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30-07-2007
  1
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Ingmar Bergman: 1918-2007 RIP
Quote:


The legendary Swedish filmmaker Ingmar Bergman has died, it was reported today.

Bergman, who was 89, died peacefully at his home on the Swedish island of Faro, his daughter, Eve, said.

A 20th century auteur, the groundbreaking director was most famous for his 1957 film The Seventh Seal, in which a character plays chess with death.

Woody Allen, delivering a tribute on Bergman's 70th birthday in 1988, described him as "probably the greatest artist, all things considered, since the invention of the motion picture camera".

Bergman directed more than 50 films, beginning his career with Crisis in 1946 and gaining fame with the success of Interlude in the early 1950s. He retired from filmmaking in 2003.

He won three Oscars for best foreign language film between 1961 and 1984, taking honours for The Virgin Spring, Through a Glass Darkly and Fanny and Alexander. In 1971, the Academy gave him a lifetime achievement award.

He first gained international acclaim with Smiles of a Summer Night, a romantic comedy made in 1955 which later inspired the Stephen Sondheim musical A Little Night Music.

His final work was Saraband, a made-for-television film starring Liv Ullmann and Erland Josephson, two of his favorite actors. Ms Ullmann also mothered one Bergman's children, Linn Ullmann.

Bergman's films approached subjects such as plague and madness with inventive technique and carefully honed writing. His vision encompassed all the extremes of his beloved Sweden, from the claustrophobic gloom of long winter nights to the gentleness of glowing summer evenings.

Alhough best known for his cinema work, he was also a prominent stage director from the 40s onwards, working at Swedish theatres including the Royal Dramatic in Stockholm, which he headed from 1963 to 1966.

Bergman, who was married five times, had nine children. A date for his funeral, which will be attended by family and close friends, has yet to be set.
^ He was a great talent & will be missed...

(image & source: http://film.guardian.co.uk/news/stor...137786,00.html)

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30-07-2007
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RIP Ingmar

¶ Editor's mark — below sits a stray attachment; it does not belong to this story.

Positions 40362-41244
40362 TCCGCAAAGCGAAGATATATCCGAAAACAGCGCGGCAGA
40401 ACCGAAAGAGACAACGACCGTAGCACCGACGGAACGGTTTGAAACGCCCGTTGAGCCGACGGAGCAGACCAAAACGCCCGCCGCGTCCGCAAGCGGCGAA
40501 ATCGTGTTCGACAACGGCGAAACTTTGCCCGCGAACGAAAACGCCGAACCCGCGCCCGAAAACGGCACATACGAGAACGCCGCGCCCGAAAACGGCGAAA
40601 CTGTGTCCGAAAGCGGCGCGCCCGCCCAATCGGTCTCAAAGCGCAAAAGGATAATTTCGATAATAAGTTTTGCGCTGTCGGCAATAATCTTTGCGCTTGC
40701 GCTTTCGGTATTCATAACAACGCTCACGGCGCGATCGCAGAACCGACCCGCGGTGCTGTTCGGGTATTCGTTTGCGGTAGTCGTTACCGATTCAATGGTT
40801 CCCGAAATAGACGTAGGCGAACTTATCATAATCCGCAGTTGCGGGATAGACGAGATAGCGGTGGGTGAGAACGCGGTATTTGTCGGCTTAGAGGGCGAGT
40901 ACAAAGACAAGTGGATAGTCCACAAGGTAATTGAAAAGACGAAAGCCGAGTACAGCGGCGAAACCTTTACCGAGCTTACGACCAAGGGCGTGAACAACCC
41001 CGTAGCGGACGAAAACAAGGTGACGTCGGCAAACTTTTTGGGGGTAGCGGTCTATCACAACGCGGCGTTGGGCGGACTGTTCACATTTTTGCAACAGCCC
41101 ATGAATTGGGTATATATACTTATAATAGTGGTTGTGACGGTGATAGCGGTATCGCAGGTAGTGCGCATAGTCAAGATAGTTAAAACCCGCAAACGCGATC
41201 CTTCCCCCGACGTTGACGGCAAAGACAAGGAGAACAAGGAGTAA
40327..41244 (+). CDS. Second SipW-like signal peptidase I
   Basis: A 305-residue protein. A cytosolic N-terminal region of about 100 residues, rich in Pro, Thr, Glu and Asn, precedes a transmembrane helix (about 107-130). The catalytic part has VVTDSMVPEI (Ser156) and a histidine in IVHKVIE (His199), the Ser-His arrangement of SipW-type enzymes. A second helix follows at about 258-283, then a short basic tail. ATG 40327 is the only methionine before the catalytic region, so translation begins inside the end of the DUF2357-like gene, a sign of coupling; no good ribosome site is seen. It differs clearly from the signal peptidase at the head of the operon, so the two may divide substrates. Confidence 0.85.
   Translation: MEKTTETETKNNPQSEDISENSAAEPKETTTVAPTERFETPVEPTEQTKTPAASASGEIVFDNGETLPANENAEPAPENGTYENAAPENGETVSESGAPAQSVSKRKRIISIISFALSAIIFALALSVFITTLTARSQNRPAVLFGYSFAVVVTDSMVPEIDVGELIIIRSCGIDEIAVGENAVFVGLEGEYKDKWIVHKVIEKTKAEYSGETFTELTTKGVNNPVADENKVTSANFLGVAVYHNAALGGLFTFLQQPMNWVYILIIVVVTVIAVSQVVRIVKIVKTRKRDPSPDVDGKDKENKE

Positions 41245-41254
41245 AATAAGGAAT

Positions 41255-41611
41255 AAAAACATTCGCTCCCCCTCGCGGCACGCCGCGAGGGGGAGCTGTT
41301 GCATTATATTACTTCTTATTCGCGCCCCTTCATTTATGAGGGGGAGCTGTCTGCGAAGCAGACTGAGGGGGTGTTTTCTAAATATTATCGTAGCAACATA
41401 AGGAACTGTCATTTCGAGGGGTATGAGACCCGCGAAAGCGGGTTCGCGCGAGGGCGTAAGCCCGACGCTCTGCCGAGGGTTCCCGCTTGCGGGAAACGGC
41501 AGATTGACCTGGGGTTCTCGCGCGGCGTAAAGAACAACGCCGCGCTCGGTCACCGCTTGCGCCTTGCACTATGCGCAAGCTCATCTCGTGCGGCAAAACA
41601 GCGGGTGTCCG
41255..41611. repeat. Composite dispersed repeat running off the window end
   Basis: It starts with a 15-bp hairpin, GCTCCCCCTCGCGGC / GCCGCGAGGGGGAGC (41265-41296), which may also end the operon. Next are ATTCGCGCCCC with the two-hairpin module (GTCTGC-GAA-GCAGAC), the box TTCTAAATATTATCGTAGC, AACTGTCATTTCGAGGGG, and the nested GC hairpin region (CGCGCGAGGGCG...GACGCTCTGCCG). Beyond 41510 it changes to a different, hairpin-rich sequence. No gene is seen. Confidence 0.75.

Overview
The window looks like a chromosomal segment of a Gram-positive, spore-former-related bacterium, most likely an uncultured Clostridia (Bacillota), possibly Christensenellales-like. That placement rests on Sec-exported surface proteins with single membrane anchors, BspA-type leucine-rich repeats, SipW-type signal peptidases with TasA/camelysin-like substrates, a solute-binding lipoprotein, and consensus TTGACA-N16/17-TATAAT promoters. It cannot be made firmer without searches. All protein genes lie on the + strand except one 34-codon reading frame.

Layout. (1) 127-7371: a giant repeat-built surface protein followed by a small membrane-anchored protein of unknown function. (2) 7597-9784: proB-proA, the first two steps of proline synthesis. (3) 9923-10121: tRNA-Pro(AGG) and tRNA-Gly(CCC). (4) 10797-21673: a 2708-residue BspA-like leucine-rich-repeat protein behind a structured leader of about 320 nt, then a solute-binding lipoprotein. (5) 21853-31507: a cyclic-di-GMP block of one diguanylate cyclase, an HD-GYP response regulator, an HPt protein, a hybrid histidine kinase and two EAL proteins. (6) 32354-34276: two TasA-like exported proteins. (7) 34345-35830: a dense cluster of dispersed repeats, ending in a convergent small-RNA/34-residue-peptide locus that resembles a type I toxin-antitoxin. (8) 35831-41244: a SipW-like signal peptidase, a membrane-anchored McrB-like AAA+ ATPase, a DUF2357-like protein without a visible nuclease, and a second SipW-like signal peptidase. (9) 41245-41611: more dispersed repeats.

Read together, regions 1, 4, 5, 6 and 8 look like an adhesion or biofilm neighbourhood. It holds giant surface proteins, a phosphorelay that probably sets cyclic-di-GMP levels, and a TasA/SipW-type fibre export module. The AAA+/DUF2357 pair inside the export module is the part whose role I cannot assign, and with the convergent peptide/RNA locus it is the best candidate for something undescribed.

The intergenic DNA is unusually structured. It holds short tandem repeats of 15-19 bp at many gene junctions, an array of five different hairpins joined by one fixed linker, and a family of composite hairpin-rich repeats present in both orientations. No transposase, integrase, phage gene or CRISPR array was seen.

"I met Death today. We are playing chess"

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30-07-2007
  3
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I've heard of him but I don't believe I've seen any of his work. I'll have to see if the library has anything of his.

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30-07-2007
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Jesus Christ ...I can't believe it.He's my favourite director.

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30-07-2007
  5
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Quote:
Originally Posted by nanker_phledge View Post
He's my favourite director.
Mine too... hands down.

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30-07-2007
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^^ definitely one of my favourite directors ever... his films were so inspiring!

RIP Ingmar

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30-07-2007
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Was so sad to read this

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30-07-2007
  8
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Seventh Seal is one of my favourite movies.

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30-07-2007
  9
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hmm, I must admit that I thought he was already dead.

Rest in peace.

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30-07-2007
  10
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R.I.P.

He's an amazing director... I loved Torrent, which I only saw recently.

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30-07-2007
  11
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Vila i frid pa Faaroe (RIP in *his city of residence* in Swedish).

It's truly an end of an era for the Swedish film industry. But then, his work is so much more important than a local film industry, he was one of the very best directors ever.


Last edited by iluvjeisa; 30-07-2007 at 08:32 PM.
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30-07-2007
  12
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Wow, Cries and Whispers and Fanny and Alexander are two of my favourite films. R.I.P

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31-07-2007
  13
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And now another of my favourite directors has died, as in Michelangelo Antonioni, what the hell is wrong with the world ?

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31-07-2007
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Quote: